Many business owners have made swift changes to their operations or business recently due to the COVID-19 pandemic. While those changes were intended to be temporary and address the challenging environment, many entrepreneurs will inevitably decide those changes are good for their business well into the future.
We asked business owners what changes they’ve made in recent months that they expect to keep long term. Here’s how they responded:
Incorporating New Services
As a private childcare provider, we have added several new services during the COVID-19 crisis that we expect to continue long term. For example, we now offer virtual babysitting where we’ll match families with virtual babysitters for everything from yoga and dance lessons to virtual field trips and music and art sessions. We also now offer screening services where families can present their own candidate and we assist with interviewing and screening them. We never would have come up with these services had it not been for COVID-19, but these have quickly become an essential part of our business.
—Rachel Charlupski, founder and owner, The Babysitting Company, Miami
Holding virtual client meetings
Since we have all become adept at Zoom video meetings and virtual demonstrations, I see it becoming a normal part of my business and an accepted way of communicating with my clients. I’m hearing from our clients that they would like to save time in their day by jumping on a virtual meeting instead of scheduling an onsite meeting. And I won’t have to jump in the car for every appointment and meeting.
—Tony Baumer, founder and CEO, Old Grey Tiger Consulting, Lacey, New Jersey
Continuing remote work
Our team of 23 went remote in early March 2020, and we have extended our remote work indefinitely at this time, despite our 7,000-square-foot office sitting empty. We’ve found working remotely has been extremely productive for our team. Deadlines are still met, production has increased, and the team morale, despite external stressors, is up. Due to these positive effects, we are already planning not to renew our building lease in July 2021. We are planning to instead purchase a smaller building (in case lockdown needs occur again in the future, so we are paying a mortgage instead of rent) and will be significantly increasing the work-from-home flexibility our team has.
—Lauren Davenport, CEO, The Symphony Agency, St. Petersburg, Florida
Live streaming on social media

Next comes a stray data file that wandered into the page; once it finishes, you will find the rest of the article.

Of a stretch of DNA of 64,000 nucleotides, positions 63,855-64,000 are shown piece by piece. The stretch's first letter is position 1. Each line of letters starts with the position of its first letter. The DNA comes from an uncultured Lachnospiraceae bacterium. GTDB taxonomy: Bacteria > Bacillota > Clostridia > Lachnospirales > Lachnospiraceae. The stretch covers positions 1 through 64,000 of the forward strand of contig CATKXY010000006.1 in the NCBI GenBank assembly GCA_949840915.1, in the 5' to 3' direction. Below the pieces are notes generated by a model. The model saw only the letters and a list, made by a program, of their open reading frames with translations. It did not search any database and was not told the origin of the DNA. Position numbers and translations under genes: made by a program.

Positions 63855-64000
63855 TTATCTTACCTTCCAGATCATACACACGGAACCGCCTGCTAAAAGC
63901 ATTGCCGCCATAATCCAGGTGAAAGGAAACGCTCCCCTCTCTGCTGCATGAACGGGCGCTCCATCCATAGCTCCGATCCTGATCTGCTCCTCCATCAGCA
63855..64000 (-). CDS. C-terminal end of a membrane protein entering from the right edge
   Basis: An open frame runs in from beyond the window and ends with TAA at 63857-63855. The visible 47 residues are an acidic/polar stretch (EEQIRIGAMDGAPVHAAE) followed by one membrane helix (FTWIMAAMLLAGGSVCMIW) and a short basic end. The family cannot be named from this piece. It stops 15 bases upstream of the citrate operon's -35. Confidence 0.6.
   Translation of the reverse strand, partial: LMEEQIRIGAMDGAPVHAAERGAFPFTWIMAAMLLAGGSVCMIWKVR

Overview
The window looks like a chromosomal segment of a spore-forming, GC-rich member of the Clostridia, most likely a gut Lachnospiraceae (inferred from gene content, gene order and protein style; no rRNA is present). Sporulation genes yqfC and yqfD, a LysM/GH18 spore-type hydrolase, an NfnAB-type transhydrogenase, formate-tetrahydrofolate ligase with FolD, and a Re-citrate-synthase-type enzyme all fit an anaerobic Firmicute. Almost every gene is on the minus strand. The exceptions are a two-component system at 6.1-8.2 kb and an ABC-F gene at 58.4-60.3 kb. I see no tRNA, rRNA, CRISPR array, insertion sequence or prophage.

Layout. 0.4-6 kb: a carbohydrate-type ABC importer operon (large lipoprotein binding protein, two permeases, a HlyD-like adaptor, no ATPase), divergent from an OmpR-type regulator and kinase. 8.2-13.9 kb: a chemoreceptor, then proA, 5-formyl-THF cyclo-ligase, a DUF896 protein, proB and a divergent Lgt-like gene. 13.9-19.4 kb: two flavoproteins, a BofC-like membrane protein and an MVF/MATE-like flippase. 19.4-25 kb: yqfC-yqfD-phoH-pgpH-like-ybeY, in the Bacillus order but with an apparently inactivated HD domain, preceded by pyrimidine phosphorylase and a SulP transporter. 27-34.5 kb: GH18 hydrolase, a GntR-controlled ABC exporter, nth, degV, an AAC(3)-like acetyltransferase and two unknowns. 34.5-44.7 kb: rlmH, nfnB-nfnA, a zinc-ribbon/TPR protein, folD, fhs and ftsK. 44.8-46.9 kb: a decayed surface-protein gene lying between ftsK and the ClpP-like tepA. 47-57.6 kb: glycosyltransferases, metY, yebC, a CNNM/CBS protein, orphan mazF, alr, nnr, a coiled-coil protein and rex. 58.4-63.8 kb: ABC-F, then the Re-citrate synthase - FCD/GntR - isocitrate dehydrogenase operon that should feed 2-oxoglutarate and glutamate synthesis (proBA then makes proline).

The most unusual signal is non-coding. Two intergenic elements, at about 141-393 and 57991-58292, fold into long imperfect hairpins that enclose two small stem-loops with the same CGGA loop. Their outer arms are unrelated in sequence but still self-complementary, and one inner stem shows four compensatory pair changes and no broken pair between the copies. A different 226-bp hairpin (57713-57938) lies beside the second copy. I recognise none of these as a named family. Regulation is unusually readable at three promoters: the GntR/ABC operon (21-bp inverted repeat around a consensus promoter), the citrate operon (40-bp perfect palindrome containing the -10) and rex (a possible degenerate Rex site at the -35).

Because of the COVID-19 crisis, we had to close our brick-and-mortar store but couldn’t rely solely on website sales. We had to find a way to engage more with our customers who were at home. About two weeks into the crisis, we started doing live streams through YouTube and Facebook that showcase our gems and provide information. This is something we had never done before. We advertised our live streams beforehand through emails, our website and social media. We are now getting about 150 to 200 customers watching our show each week. Not only has it helped to stay connected with our customers, it has generated a ton of sales ($12,000 from our last show) for our business. It has been so successful that we plan on continuing with it even after the pandemic is over.
—Steve Moriarty, co-owner, Moriarty’s Gem Art, Crown Point, Indiana
The past few months have really emphasized how fragile our supply chain can be. We’ve seen many businesses that were reliant on a single supplier face very hard times when that supplier was shut down or overworked. We’ve been making a strong effort to identify any vulnerabilities and expand the number of suppliers we use to ensure we can continue to operate even when things get tough.
—Adam Sanders, director, Successful Release, Philadelphia
Offering clients remote authorization tools
As a title services company serving the real estate industry, we recently partnered with a leading provider of remote notarization tools to provide our clients with the ability to close deals in minutes from any location, including from the comfort of home. We intend to keep using these remote tools as we expect this will become the “new normal” after this pandemic.
—Esther Leavitt-Azulay, CEO, Florida Title Center, Davie, Florida
What practices did your business adopt recently that you expect to continue doing long term? Share your insights in the comments section belowPrint this article